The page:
Employer Response to Feb 17 General Strike

If you are an employer and have employees participating in today's called General Strike here are a few tips.  The demands of the General Strike are not employment related: they are political and are not about to your workplace's specific terms and conditions of employment.  As such this is not subject to the "no strike" clause of your collective bargaining agreement (if you have one), and is not a non-union "wildcat strike".  As such it is not NLRB protected concerted activity in my opinion. You can take corrective action in accordance with your policies.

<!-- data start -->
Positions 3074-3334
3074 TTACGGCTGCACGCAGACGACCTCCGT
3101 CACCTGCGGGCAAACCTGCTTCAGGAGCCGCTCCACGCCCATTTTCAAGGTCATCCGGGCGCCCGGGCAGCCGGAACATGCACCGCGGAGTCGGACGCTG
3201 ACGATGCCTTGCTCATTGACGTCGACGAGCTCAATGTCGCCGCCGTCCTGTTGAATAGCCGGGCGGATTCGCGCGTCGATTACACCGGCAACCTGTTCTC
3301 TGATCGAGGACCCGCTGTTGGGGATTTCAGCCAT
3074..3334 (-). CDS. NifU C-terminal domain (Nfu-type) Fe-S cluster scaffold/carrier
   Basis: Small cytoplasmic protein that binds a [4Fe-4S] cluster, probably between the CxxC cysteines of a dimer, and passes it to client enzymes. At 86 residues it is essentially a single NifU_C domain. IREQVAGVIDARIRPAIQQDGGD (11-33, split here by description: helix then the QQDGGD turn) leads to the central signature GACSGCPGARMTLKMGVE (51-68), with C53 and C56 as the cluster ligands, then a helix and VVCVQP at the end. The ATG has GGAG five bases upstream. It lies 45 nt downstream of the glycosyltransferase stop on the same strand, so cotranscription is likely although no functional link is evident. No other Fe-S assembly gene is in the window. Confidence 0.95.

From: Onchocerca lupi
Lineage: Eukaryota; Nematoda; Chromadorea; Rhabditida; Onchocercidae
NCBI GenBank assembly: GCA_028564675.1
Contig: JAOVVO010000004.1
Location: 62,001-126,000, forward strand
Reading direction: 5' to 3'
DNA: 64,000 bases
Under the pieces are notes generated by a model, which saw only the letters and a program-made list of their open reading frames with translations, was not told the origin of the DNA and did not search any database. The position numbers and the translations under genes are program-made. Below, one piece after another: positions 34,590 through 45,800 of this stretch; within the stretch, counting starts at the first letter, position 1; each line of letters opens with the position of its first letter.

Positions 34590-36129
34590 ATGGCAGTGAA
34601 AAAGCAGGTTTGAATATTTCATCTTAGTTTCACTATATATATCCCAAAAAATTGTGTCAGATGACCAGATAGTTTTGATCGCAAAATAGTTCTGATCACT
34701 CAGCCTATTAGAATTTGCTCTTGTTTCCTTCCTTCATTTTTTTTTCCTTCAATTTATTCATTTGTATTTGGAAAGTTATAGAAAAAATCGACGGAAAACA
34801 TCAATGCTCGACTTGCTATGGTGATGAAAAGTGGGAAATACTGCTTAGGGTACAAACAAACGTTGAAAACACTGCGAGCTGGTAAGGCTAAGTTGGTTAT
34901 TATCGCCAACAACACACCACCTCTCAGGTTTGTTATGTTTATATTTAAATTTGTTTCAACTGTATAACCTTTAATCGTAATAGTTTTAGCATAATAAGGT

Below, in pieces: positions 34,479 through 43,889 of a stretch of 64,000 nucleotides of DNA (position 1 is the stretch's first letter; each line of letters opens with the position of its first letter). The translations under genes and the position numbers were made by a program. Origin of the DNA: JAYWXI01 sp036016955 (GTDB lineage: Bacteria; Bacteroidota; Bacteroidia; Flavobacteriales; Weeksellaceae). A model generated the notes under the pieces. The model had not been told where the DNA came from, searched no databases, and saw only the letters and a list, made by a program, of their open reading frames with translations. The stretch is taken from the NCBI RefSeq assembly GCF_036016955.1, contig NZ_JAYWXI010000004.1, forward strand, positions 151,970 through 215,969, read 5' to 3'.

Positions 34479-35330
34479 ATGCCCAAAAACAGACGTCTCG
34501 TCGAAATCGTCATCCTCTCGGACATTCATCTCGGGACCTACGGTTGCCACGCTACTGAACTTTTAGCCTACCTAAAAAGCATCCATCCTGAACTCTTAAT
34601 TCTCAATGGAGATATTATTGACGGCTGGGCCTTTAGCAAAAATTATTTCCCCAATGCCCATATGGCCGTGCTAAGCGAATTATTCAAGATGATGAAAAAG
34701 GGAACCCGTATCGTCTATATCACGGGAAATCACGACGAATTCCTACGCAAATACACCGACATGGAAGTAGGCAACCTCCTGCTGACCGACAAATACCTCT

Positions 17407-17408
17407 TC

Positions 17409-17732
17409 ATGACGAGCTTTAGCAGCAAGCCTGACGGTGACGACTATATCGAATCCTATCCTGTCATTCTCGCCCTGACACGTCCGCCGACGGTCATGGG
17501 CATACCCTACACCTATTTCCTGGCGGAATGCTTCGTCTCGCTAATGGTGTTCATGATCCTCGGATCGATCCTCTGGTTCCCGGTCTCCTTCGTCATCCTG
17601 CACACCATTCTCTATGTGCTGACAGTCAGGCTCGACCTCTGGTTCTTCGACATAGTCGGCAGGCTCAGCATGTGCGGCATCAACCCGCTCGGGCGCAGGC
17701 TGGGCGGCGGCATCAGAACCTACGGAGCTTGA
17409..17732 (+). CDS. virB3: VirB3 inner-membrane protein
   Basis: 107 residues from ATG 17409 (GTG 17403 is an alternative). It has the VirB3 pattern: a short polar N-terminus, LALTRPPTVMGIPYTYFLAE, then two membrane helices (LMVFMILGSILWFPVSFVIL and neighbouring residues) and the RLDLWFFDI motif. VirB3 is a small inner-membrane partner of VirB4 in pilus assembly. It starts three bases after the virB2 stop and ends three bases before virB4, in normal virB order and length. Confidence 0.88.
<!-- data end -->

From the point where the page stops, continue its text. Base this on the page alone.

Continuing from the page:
But be careful: this "is" protected First Amendment speech so terminating for absences related to this event could prove problematic.  Still you probably don't want people walking off the job without consequences and/or disrupting your workplace.

Here is what you can do.  Insist that the strikers leave your premises, not block your entrances and exits, and not disrupt your business. You can call in people to cover open shifts.  You can follow your existing policies regarding unexcused absences including disciplinary actions and whether or not you allow paid time off for this absence. You should consider if someone called-in that they were going to participate, or if they were a no-call, no-show in deciding how to classify the absence.

Your best strategy is treat this event like any other absence, move on, and don't end up as a headline.


Popular posts from this blog

Don't Elect COBRA! Buy Exchange Coverage

DOL Issues Final Rule on FMLA and Same Sex/Common Law Couples

I Feel LIke I Owe It To Someone: A Blog Reboot